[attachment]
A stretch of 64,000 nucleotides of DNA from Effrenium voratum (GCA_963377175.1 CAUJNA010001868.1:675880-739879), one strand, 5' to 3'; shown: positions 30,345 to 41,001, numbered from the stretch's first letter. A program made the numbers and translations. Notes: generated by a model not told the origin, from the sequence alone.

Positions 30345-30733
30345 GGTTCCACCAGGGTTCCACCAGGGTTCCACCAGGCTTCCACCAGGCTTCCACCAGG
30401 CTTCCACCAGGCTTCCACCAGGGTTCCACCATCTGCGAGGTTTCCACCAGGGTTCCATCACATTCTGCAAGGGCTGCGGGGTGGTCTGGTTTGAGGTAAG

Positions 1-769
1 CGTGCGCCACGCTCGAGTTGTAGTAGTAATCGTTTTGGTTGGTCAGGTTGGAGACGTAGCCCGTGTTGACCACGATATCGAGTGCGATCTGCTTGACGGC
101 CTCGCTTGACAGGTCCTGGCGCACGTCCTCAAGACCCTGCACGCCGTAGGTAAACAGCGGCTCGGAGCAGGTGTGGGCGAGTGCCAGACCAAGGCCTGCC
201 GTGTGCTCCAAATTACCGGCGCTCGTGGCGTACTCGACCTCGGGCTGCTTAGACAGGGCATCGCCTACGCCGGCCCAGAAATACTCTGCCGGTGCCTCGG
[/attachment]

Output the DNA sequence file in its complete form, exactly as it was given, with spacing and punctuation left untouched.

A stretch of 64,000 nucleotides of DNA from Effrenium voratum (GCA_963377175.1 CAUJNA010001868.1:675880-739879), one strand, 5' to 3'; shown: positions 30,345 to 41,001, numbered from the stretch's first letter. A program made the numbers and translations. Notes: generated by a model not told the origin, from the sequence alone.

Positions 30345-30733
30345 GGTTCCACCAGGGTTCCACCAGGGTTCCACCAGGCTTCCACCAGGCTTCCACCAGG
30401 CTTCCACCAGGCTTCCACCAGGGTTCCACCATCTGCGAGGTTTCCACCAGGGTTCCATCACATTCTGCAAGGGCTGCGGGGTGGTCTGGTTTGAGGTAAG

Positions 1-769
1 CGTGCGCCACGCTCGAGTTGTAGTAGTAATCGTTTTGGTTGGTCAGGTTGGAGACGTAGCCCGTGTTGACCACGATATCGAGTGCGATCTGCTTGACGGC
101 CTCGCTTGACAGGTCCTGGCGCACGTCCTCAAGACCCTGCACGCCGTAGGTAAACAGCGGCTCGGAGCAGGTGTGGGCGAGTGCCAGACCAAGGCCTGCC
201 GTGTGCTCCAAATTACCGGCGCTCGTGGCGTACTCGACCTCGGGCTGCTTAGACAGGGCATCGCCTACGCCGGCCCAGAAATACTCTGCCGGTGCCTCGG